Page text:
The bottom line:Slick Licks That Stick contains some great sections and some less useful ones. The chapters on the Melodic Minor scale (7-8-9) are surely the most interesting one,and they justify the $9.99 price tag,unless you believe that you already master this topic.

I haven’t had a look at the just published Slick Licks That Stick volume II, so I can’t really recommend it. This second volume is twice as thick (369 pages) and sells for $13.99,thus you might find it convenient to get the Volume I and II bundle for $19.99.

For more information and purchase,visit Bobby Stern’s website.

Even if you aren’t interested in this e-book,I strongly recommend paying a visit to Bobby’s blog,where you can find TONS of useful tips,ideas,exercises,and more.

2 comments to [REVIEW] Slick Licks That Stick,by Bobby Stern

  • I just thought I might briefly add some clarification on Ch. 1,which since the publication of “Slick Licks That Stick!”early in 2013,has become known as “X-Centric Pentatonics”;“X”being the 12 common tones,each from which 5 different pentatonic “keys”can be generated.

    This is the inverse concept to what the reviewer misinterprets as “straight runs over (a pentatonic scale’s) 5 modes”. Also,if the assumption is that the “average player”can generate 5 different pentatonic scales (incl. penta b3,b6 &b2) from a single,common tone on demand,(without first having seen the book),I will personally eat my funky old,crusty Bari synthetic reeds,without ketchup,on live,Intergalactic U-Tube-o-Vision!

    Likewise,Ch. 7,which is dedicated to the “little used (???!) Melodic Minor Bebop Scale”including the “altered dominant scale”(it’s 7th mode),probably the most commonly used,as well as most misunderstood scale in the jazz vocabulary. The “Bebop Scale”aspect allows one to strategically insert passing tones into the seven note scale to allow smooth phrase resolutions while playing groups of 8th or 16th notes. Once the “average”player has mastered that in all keys,he or she might no longer be considered average.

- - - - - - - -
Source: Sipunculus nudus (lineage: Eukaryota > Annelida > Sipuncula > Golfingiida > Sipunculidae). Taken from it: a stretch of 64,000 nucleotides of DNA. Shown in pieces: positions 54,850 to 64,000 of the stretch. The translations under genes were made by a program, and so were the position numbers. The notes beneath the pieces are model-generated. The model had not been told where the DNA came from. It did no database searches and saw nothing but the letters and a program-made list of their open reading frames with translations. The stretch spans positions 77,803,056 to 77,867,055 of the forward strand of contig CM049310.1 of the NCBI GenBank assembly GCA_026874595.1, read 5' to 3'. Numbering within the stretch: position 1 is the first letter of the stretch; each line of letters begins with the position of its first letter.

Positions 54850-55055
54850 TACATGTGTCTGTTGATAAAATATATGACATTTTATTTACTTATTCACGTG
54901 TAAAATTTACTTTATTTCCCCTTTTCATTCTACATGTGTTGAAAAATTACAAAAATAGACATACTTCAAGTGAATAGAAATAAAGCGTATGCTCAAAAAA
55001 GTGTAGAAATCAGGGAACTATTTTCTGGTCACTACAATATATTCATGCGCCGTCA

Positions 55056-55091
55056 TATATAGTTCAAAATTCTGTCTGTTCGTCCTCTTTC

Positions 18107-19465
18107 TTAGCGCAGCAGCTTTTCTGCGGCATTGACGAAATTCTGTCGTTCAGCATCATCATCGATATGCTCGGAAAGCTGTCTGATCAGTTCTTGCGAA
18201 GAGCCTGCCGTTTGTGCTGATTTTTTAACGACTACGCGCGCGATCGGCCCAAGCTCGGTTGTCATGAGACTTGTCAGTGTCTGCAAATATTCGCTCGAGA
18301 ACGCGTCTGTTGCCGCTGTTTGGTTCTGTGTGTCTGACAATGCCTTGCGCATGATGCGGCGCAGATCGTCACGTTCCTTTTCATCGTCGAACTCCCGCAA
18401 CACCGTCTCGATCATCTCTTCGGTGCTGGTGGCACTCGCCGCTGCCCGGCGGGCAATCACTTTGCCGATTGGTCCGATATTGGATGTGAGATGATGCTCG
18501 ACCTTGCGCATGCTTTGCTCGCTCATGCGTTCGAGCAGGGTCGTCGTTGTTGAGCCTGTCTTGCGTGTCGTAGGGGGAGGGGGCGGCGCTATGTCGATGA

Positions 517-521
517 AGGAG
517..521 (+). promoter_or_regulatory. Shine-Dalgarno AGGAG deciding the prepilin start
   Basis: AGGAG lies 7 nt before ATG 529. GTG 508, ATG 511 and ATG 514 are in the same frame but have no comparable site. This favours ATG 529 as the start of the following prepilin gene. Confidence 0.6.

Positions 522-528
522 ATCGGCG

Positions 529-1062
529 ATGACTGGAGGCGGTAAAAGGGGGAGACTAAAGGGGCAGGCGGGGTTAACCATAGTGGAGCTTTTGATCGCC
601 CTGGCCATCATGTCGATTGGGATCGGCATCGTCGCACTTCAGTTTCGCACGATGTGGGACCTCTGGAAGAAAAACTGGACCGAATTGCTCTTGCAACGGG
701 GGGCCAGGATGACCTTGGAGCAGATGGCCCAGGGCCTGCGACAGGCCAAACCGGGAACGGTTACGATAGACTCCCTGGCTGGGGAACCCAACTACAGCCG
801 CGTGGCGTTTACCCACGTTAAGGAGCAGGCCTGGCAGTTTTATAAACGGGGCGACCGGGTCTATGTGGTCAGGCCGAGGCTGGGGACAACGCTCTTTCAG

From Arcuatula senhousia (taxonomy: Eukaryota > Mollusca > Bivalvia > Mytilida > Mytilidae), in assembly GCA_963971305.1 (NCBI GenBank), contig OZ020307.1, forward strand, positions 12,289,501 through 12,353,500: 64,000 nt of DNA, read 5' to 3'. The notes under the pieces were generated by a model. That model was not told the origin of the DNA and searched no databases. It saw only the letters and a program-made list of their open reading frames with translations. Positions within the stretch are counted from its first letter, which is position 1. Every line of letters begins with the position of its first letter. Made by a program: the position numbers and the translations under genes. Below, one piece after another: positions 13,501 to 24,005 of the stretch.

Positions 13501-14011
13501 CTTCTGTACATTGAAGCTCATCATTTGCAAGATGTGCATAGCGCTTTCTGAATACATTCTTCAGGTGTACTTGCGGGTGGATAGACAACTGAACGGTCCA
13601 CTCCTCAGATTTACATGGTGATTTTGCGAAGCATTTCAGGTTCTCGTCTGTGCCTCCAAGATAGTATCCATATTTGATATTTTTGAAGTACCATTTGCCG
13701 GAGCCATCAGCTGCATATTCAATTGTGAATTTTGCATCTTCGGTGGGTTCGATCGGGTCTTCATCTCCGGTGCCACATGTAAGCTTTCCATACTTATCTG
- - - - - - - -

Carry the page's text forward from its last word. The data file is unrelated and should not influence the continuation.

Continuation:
As with all the material in both Vols. 1 &2 of “Slick Licks That Stick!”,these exercises are meant to build technique,accustom the ear and fire the imagination.

    It’s like saying,“Here’s a set of watercolors. Now go paint a picture.”

    Bobby Stern
    Author “Slick Licks That Stick!”Vol. 1 &2

  • Francesco

    Thank you for these clarifications,Bobby.

    Just to be sure readers don’t misunderstand what I wrote…I didn’t mean to imply that the “average player”can generate all the modes of all pentatonic variations that start on any given note on demand. What I wrote (verbatim) is that “any average player will not even look at these pages once he or she understands the obvious pattern used to build the exercise”. Readers should have a look at the image in the review and see whether the pattern is obvious or not.

    The Melodic Minor Bebop scale is a 8-note scale,the ubiquitous Altered scale is a 7-note scale. The two scales are of course very similar and can be used over the same chords,yet one can’t claim that the Altered scale is the 7th mode of the Melodic Minor Bebop scale,as you do both in Chapter 7 and in your comment.

    Names such as Lydian Augmented and Lydian Dominant were brought into common use by the George Russell 60 years ago and always referred to 7-note modes of the Minor Melodic scale ever since. I agree that adding a passing note doesn’t change the nature of the scale,but a textbook shouldn’t use long-established names to indicate something different. If this approach were correct,than we wouldn’t need different names for,say,Bebop Dominant vs. Mixolydian,or Bebop Major vs. Ionian.

    There are no established names for modes of the Melodic Minor Bebop scale,which suggests that this scale is indeed less common than,say,the Bebop Dominant scale,whose modes have been labeled with specific names by some authors,eg Bebop Dorian for mode 5,or Dorian Eolian for mode 2.

    In spite of our different opinions on this specific topic,let me re-emphasize that I found the book to be useful and intriguing,and I hope it gets all the visibility and popularity it deserves.